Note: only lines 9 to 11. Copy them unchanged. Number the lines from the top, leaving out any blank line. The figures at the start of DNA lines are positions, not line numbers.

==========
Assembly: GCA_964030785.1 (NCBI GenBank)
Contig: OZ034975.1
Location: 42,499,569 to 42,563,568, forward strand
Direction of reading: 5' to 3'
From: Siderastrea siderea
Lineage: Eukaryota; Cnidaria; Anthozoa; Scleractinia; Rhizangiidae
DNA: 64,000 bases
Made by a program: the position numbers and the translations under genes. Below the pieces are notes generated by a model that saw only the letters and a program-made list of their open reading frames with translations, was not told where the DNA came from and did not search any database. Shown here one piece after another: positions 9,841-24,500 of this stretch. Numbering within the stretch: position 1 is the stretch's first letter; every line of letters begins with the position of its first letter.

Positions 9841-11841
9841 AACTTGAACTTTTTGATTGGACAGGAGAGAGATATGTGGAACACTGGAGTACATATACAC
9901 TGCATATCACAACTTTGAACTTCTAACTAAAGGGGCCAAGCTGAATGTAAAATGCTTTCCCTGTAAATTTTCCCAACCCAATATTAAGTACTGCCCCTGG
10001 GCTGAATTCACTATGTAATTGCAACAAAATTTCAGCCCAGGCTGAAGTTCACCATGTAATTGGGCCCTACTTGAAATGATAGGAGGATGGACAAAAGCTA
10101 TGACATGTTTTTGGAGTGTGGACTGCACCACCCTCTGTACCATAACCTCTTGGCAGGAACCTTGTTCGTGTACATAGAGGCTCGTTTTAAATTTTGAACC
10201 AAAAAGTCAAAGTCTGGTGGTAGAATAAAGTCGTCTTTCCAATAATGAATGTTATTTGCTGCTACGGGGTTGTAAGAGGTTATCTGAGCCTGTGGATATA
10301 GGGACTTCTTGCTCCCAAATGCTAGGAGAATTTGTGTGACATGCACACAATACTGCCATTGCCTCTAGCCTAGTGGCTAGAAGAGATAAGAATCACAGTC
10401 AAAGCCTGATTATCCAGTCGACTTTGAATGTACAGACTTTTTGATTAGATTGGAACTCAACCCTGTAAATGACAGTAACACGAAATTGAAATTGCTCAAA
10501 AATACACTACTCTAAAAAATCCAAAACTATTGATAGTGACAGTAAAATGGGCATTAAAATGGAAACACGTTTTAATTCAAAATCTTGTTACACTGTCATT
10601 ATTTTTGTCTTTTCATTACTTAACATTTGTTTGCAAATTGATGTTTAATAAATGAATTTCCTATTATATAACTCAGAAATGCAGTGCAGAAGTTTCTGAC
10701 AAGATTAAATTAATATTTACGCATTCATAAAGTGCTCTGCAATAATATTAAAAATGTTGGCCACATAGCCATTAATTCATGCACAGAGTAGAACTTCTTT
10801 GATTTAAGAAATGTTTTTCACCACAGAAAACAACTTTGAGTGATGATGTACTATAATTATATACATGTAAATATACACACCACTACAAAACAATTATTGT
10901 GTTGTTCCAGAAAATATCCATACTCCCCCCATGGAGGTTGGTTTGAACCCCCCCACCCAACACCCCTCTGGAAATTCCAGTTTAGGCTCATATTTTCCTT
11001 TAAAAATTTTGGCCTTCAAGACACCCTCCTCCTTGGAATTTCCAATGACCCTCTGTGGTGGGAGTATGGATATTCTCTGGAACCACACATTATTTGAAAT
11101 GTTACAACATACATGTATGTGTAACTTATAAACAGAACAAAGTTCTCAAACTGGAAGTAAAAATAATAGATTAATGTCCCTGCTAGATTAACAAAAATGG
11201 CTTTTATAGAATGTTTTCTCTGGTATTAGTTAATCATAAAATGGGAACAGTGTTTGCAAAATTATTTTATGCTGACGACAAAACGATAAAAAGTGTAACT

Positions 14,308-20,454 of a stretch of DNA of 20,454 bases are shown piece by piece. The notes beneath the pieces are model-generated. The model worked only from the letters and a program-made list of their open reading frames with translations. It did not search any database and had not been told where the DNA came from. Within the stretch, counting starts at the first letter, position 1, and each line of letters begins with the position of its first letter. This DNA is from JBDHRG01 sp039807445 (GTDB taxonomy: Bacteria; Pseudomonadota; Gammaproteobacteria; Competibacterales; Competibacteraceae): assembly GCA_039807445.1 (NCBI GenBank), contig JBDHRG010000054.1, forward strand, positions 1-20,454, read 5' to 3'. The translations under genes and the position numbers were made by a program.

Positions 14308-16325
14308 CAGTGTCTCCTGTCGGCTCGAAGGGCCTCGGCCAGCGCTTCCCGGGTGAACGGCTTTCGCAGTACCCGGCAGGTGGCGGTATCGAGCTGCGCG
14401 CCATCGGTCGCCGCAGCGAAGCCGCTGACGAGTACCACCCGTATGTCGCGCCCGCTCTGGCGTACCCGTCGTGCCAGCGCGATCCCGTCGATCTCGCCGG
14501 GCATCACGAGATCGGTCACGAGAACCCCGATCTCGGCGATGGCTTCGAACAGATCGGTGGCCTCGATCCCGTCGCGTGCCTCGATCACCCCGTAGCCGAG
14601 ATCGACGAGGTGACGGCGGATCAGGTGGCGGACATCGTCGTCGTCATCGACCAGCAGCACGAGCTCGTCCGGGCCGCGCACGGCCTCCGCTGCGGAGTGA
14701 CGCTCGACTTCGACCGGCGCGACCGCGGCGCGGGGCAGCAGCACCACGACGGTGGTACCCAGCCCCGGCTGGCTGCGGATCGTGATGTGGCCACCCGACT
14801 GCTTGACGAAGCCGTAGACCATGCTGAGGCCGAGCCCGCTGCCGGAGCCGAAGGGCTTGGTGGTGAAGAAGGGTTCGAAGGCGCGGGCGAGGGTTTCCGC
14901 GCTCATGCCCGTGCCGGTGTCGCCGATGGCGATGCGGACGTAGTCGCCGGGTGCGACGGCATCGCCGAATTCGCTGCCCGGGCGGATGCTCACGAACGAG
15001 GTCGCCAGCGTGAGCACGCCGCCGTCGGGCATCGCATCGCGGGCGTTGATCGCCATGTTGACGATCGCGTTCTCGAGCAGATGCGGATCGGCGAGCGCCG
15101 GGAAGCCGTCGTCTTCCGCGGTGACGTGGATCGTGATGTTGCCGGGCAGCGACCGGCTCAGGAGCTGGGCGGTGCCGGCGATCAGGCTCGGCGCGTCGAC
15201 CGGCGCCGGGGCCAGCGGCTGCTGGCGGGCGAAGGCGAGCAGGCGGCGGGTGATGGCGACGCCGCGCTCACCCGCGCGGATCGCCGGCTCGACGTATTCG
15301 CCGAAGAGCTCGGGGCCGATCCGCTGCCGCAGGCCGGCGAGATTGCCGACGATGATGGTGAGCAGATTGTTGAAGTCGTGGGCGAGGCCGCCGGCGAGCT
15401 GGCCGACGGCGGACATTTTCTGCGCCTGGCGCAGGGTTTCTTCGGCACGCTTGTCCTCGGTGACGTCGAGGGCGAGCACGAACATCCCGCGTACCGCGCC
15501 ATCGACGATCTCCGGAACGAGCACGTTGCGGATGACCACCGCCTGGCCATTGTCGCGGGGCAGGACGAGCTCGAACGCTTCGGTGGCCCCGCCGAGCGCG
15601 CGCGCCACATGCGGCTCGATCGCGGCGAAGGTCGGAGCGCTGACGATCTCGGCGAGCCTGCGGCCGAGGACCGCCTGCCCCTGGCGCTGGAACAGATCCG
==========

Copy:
Positions 9841-11841
9841 AACTTGAACTTTTTGATTGGACAGGAGAGAGATATGTGGAACACTGGAGTACATATACAC
9901 TGCATATCACAACTTTGAACTTCTAACTAAAGGGGCCAAGCTGAATGTAAAATGCTTTCCCTGTAAATTTTCCCAACCCAATATTAAGTACTGCCCCTGG